Port T  ransport Protocol Application Service
    80 TCP HTTP
    443 TCP HTTPS
    110 TCP POP3
    25 TCP SMTP
    20, 21 TCP FTP
    445 TCP SMB
    53 UDP DNS name lookups
    53 TCP DNS zone transfers

     

     

IPv4 Addresses

  • Allow for network layer data routing of IP datagrams from one IP device connection (source) to another (destination).
  • Each networked device must be configured with a unique IP address.
  • To make IPv4 addresses easier for humans to manage, IPv4 address formatting expresses binary bit values as dotted decimal notation.
  • Each octet converts to a decimal number between 0 and 255.

Subnet Masks

  • Identifies which part of the IPv4 address is the network ID and which part is the host ID.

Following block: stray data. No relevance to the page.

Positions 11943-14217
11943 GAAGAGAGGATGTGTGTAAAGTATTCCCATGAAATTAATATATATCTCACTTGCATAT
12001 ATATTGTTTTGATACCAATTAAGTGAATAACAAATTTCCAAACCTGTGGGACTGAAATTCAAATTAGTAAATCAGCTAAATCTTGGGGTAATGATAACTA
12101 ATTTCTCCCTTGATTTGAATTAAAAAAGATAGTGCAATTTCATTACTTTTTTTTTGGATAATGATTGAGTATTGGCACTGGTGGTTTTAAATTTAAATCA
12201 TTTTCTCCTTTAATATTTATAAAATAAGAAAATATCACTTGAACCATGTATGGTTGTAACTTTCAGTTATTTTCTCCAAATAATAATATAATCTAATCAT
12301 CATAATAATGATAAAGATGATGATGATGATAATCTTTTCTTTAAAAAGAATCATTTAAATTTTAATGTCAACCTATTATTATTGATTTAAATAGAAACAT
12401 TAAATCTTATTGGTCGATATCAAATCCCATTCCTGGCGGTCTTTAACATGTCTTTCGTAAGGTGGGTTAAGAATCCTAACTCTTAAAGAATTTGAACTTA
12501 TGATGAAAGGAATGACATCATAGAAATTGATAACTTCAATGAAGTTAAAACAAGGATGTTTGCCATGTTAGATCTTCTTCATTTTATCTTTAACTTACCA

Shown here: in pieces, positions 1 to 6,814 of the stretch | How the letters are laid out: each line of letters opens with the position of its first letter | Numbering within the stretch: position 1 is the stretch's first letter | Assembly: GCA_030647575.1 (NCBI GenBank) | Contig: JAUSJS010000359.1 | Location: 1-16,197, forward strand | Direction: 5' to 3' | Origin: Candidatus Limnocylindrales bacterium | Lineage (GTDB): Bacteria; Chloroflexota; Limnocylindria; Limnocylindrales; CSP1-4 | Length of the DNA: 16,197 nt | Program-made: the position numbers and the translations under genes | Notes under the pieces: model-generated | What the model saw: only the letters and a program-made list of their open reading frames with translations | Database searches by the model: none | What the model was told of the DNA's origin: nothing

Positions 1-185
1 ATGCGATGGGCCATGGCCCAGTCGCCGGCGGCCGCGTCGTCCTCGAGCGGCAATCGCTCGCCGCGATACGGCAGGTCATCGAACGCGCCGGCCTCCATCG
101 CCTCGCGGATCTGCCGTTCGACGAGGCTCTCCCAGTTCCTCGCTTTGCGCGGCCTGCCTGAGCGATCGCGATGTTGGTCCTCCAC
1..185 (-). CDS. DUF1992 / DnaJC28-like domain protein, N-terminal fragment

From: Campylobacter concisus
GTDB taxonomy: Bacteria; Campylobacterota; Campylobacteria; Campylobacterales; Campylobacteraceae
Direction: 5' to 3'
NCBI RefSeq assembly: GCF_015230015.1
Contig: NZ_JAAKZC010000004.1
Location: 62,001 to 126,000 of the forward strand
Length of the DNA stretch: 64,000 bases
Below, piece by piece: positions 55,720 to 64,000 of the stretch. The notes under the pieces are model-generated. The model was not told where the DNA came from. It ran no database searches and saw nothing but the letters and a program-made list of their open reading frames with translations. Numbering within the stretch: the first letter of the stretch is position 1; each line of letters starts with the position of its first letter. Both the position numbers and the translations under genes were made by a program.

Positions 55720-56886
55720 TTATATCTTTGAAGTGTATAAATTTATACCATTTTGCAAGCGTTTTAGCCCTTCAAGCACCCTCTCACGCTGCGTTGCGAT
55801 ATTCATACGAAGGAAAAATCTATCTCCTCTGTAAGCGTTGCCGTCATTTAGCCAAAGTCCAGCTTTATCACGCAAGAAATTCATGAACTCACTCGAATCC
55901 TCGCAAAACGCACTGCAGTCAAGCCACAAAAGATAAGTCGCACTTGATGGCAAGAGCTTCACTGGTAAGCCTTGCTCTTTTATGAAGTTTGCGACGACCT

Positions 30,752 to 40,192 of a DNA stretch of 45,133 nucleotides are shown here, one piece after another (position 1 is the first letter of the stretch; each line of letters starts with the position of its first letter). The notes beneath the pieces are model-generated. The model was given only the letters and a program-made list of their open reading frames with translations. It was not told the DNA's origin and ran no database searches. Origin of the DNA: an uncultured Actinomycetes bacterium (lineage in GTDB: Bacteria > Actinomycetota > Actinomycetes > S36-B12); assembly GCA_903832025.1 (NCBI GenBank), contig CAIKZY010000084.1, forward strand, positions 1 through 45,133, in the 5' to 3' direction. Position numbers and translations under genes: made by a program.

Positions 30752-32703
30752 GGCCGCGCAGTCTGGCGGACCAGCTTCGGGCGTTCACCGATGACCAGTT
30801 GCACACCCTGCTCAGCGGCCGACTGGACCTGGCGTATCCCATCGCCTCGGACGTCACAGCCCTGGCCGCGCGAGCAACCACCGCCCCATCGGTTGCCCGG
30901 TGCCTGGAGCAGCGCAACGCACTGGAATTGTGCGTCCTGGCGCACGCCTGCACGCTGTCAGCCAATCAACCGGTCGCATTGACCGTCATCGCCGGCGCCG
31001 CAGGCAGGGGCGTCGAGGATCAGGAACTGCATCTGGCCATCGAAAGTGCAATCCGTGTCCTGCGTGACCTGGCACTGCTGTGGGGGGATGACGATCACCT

• In its simplest implementation, the default subnet mask is either 255 or 0.
  • Octets with a value of 255 identify the network ID part of the address, and a value of 0 identifies the host part of the address.
  • For the IP address 192.168.1.100 and the subnet mask 255.255.255.0, the network ID is 192.168.1.0 and the host connection ID is 0.0.0.100.

Default Gateway

  • Usually a router, provides a default route used by TCP/IP hosts to forward packets to hosts on remote networks.
  • On a local subnet, you configure the local hosts with the IP address of the router, which is the default gateway, to enable local hosts to communicate with hosts on another network.
  • Configure the default gateway: